The International Best Track Archive for Climate Stewardship (IBTrACS)

Kenneth R. Knapp, Michael C. Kruk, David H. Levinson, Howard J. Diamond, Charles J. Neumann
2010 Bulletin of The American Meteorological Society - (BAMS)  
In combining track and intensity estimates from many sources, this centralized collection of tropical cyclone data provides a more complete global climatology and insight into the data uncertainty-a critical consideration for climate trending. G iven the significant impact of tropical cyclones (TCs) on human life, property, and ecology, it is understandable that much research has gone into understanding their distribution, frequency, and intensity around the world and how climate change might
more » ... mate change might affect these parameters (e.g., CCSP 2008; Chan 2006, 2005a; Klotzbach 2006; Landsea 2005; Webster et al. 2005). Many storm characteristics help to define how an individual storm impacts life and property, such as maximum sustained wind (MSW), the distance at which various wind speeds extend outward from the storm center, rainfall patterns, minimum sea level pressure (MSLP), and storm translation speed. Despite the many facets of a storm, much of the tropical cyclone data worldwide consists of the best estimates of storm position and intensity at 6-hourly intervals only, which are termed best-track data. Optimally, best-track data are the result of postseason reanalysis of a storm's position 1 and intensity from all available data-for example, ship, surface, and satellite observations (although the level of reanalysis will vary by agency). However, with advances in observing system technologies, operational procedures, and scientific knowledge, the historical record of best tracks is inhomogeneous by construction. Despite the obvious need, there has been typically little to no reanalysis of best-track data based on new understanding. However, efforts are underway in the North Atlantic (Landsea et al. 2008) and the South Indian Oceans (Levinson et al. 2010, hereafter LDK) to  1 From the National Hurricane Center Online Glossary, best-track data are "a subjectively-smoothed representation of a tropical cyclone's location and intensity over its lifetime..." and "... generally will not reflect the erratic motion implied by connecting individual center fix positions." Given this subjectivity, the amount of spatial smoothing will also vary among agencies. Punch cards were once used to encode the earliest hurricane datasets. See the sidebar "A brief history of global tropical cyclone best-track data" on p. 365 for more information. AFFILIATIONS: Knapp anD levinson-NOAA/National Climatic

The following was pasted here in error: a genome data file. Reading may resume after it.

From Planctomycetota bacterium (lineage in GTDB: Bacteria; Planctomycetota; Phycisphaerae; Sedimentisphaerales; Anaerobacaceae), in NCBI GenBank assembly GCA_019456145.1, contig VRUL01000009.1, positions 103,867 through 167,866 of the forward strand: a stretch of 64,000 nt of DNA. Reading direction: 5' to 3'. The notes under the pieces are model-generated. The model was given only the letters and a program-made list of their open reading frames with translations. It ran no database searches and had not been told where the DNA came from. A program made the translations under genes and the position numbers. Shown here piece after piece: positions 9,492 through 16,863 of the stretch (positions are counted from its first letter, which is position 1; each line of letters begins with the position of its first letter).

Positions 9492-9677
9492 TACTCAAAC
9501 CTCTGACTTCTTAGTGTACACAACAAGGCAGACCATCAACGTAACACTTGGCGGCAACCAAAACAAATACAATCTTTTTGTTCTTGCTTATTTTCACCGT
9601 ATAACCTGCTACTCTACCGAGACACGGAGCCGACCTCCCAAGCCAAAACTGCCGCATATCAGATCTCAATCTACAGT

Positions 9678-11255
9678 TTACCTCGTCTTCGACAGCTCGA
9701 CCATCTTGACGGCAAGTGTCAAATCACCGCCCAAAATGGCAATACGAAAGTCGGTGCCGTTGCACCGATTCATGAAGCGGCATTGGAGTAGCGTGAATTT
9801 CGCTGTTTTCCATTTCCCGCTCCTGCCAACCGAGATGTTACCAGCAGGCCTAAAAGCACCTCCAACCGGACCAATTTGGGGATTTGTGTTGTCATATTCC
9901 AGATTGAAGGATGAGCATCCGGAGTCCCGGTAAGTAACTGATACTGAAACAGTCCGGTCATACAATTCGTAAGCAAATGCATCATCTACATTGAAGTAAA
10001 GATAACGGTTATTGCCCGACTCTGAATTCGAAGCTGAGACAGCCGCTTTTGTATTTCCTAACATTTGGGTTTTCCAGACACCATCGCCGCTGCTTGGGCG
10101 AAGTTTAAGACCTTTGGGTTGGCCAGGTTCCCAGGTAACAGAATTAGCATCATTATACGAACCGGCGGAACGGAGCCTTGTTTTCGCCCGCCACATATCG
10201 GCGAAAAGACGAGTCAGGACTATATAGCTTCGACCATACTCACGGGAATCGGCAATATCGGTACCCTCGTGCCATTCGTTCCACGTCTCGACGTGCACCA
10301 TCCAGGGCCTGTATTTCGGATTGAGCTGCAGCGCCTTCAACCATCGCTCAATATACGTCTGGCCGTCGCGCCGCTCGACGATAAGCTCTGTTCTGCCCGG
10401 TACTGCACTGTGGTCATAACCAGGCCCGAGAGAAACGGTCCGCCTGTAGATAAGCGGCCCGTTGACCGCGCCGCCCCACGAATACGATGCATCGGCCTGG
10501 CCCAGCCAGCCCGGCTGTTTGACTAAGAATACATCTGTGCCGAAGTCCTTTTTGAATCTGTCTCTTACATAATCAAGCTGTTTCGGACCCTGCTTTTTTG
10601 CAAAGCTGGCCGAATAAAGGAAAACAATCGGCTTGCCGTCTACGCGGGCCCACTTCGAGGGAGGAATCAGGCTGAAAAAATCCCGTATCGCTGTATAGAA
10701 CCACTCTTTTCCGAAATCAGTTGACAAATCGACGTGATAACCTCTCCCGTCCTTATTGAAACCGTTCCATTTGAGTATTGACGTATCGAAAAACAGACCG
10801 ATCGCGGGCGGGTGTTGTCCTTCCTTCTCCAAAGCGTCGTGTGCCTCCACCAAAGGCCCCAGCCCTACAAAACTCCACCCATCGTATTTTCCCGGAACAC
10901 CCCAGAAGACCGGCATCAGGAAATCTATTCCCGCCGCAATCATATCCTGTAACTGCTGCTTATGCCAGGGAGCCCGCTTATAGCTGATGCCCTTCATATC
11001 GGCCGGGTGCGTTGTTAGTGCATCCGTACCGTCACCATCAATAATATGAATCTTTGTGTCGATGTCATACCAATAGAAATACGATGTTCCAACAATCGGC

doi:10.1175/2009bams2755.1 fatcat:nq4qdtjtgbccrhmbodrnmpnbv4